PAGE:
Friday, May 11, 2012

Yves Leterme, Here I Come!

I am looking forward to attending a workshop sponsored by the Memphis Calligraphy Guild and taught by Belgian calligrapher, Yves Leterme. I first saw Yves Leterme's work a few years ago in Louisville at Laurie Doctor and Steve Skaggs' "Five from Four" exhibit. The 'five' were five calligraphic artists (Monica Dengo, Maya Huber, Steve Skaggs, Laurie Doctor and Yves Leterme) and the 'four' referred to the four countries they are from.
As a means of explaining his work, here is Yves' artist statement from that show: My work has passed through some stages to arrive where it is today. Having spent a decade mastering and refining letterforms and classical scripts, I turned my attention towards composition and painting techniques. My early works show clear, legible texts on colorful, unusually structured backgrounds. I wanted to arrive at a happy marriage between abstract paintings and gestural or drawn lettering. Due to the gesso and the many layers of pigments involved in this technique, the backgrounds tended to have a rough texture, and this forced me to abandon the fine gestural and formal writing of nibs and to work instead with brush or pencil. Then, later on, not entirely satisfied with this combination of rude painting and fine calligraphy, I decided I had to show more daring in order to get the harmony between the elements I was looking for. Therefore, I deliberately alter characters to the point they become hardly legible or downright illegible. Very often now I prefer the awkwardness of rude letters to the elegant writing I used to do. There’s beauty in rudeness, but not all rudeness is beautiful. I find myself erasing lots of things because they don’t have the right clumsiness. However, I should add that although the text may not be readable, perhaps because of my philologist background I always choose my texts carefully. Very often the quotes reveal something about my vision on art and perfection. The work itself then is somewhat an illustration of the thoughts expressed in it.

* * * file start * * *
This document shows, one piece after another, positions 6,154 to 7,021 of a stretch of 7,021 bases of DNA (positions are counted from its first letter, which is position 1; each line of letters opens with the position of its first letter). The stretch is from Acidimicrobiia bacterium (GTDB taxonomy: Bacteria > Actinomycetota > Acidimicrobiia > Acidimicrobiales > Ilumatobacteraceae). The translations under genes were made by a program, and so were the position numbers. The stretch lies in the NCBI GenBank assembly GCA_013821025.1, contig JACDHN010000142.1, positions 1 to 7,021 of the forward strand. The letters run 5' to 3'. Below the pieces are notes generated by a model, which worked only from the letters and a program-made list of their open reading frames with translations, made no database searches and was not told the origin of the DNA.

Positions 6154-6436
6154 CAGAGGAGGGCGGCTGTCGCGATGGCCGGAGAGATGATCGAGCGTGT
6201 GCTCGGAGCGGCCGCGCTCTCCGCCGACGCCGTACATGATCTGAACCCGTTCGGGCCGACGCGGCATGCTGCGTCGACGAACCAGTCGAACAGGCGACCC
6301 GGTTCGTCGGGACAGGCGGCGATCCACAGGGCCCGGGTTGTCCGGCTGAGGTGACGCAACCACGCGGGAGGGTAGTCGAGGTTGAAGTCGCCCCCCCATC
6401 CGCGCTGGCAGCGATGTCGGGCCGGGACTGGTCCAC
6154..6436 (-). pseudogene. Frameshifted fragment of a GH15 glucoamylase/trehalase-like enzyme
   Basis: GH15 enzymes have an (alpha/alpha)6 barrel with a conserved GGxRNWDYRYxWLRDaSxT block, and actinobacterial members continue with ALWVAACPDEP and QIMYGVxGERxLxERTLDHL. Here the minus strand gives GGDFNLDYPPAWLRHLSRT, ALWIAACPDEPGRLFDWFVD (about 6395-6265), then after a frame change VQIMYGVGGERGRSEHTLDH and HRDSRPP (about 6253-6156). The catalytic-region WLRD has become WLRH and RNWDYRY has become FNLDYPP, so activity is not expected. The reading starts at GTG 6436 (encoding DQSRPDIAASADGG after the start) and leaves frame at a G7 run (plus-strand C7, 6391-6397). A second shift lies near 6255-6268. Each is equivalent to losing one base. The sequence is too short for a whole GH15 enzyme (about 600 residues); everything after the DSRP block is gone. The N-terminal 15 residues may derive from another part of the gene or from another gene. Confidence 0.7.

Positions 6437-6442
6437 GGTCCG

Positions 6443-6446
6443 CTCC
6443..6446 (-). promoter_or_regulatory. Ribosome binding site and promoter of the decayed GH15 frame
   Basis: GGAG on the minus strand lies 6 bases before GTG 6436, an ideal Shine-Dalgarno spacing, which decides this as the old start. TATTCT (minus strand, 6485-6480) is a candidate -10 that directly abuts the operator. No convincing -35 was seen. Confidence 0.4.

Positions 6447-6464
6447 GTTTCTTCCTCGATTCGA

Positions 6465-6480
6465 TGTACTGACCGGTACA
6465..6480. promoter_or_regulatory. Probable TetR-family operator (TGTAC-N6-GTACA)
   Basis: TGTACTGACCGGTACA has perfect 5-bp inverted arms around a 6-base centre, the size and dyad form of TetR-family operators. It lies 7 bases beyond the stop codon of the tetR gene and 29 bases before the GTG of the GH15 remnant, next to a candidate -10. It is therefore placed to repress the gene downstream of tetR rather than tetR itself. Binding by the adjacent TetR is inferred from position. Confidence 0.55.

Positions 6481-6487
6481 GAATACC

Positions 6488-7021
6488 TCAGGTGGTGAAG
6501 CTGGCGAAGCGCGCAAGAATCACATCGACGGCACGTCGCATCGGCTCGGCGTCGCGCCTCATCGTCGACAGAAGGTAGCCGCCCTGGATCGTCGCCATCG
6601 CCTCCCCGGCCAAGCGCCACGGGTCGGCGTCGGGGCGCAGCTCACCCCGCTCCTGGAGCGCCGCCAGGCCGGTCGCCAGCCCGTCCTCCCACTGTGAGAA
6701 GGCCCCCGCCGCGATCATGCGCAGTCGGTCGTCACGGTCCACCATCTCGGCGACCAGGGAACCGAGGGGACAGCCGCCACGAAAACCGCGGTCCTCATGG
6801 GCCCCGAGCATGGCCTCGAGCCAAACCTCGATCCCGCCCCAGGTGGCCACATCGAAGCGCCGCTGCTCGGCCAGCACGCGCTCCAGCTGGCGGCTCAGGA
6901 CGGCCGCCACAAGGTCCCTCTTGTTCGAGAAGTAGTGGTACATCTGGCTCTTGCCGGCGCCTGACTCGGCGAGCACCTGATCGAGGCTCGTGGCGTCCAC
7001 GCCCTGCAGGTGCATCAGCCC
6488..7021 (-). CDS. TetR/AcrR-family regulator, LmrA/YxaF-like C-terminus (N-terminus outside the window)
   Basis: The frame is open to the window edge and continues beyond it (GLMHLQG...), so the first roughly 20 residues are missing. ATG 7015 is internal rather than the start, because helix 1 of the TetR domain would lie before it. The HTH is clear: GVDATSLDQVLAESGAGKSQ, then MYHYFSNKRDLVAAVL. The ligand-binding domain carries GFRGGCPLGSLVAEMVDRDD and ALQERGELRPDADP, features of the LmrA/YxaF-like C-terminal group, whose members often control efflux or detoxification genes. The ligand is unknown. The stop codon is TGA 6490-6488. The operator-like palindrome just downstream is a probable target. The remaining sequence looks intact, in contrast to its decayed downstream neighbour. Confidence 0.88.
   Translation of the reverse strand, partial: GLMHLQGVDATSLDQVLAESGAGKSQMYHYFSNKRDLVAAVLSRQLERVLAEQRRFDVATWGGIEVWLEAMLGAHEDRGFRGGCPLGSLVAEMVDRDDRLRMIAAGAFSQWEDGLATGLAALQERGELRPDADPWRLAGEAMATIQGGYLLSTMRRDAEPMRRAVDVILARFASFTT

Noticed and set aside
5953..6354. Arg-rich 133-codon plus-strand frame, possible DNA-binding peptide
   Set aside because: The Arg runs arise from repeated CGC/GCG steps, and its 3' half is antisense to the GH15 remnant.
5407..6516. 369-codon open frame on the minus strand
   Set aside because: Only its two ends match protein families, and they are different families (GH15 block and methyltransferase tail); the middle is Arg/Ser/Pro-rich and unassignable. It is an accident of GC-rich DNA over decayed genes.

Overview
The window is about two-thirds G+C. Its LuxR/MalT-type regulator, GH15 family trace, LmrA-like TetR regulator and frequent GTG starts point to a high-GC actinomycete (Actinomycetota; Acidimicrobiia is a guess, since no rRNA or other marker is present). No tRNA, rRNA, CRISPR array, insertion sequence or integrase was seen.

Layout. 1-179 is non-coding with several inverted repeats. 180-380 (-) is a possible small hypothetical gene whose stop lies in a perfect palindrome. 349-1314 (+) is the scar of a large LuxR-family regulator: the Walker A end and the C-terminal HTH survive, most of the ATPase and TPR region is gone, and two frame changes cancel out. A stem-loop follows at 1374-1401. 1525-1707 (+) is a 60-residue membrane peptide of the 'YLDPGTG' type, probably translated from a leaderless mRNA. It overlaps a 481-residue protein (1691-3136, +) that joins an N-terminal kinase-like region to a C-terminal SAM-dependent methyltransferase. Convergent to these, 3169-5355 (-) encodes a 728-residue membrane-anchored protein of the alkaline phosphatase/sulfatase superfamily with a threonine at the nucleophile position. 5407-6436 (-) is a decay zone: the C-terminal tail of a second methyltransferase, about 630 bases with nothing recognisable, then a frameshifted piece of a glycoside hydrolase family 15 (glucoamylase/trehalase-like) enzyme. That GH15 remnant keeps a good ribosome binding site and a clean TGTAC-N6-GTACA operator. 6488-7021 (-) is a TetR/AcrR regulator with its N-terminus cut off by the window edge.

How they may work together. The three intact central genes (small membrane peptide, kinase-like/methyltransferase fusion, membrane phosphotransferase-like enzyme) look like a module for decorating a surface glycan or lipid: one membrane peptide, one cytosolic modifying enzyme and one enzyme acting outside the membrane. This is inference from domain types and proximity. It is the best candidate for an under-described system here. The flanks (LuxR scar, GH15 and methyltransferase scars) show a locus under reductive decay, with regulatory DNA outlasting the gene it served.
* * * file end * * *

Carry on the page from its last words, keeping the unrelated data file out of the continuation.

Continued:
One of my friends bought a few of his pieces (and I loved them!) when she took a workshop from him in Chicago a year or so ago, and I again saw some of his work in a Carmel Indiana gallery earlier this year. I did a couple of pieces using his 'style' of covering much of the background painting with a thin white coat of gesso, though I didn't attempt his gestural lettering style. This one won second place in Calligraphy at the Kentucky State Fair last year.

I ordered Yves' book, Thoughtful Gestures, to try to understand his style of working. His personal inscription is in Latin: Quid est enim dulcius otio litterato, which means, "What is more beautiful than letters?" Here is the cover of his book with the folded cover page opened out.
Here are a couple of pages from his book. I love his abstract style.
We will probably learn to do some of these gestural strokes.
We will probably do some of his backgrounds with gesso and letter on top and into them.
We may even do something like this whimsical airplane.
But I doubt we will do any body painting. Not on mine anyway - but if I looked like this...

A pdf of the Five From Four catalog is available here:


  1. love what you shared from the book! Just love the abstract look and feel. You are going to have a great time!

  2. Thanks, Bren. I am looking forward to it!

  3. You're going to have a great time in Memphis! I am also drawn to Yves' style of work. I'd love to see some of your pieces on your blog when you return.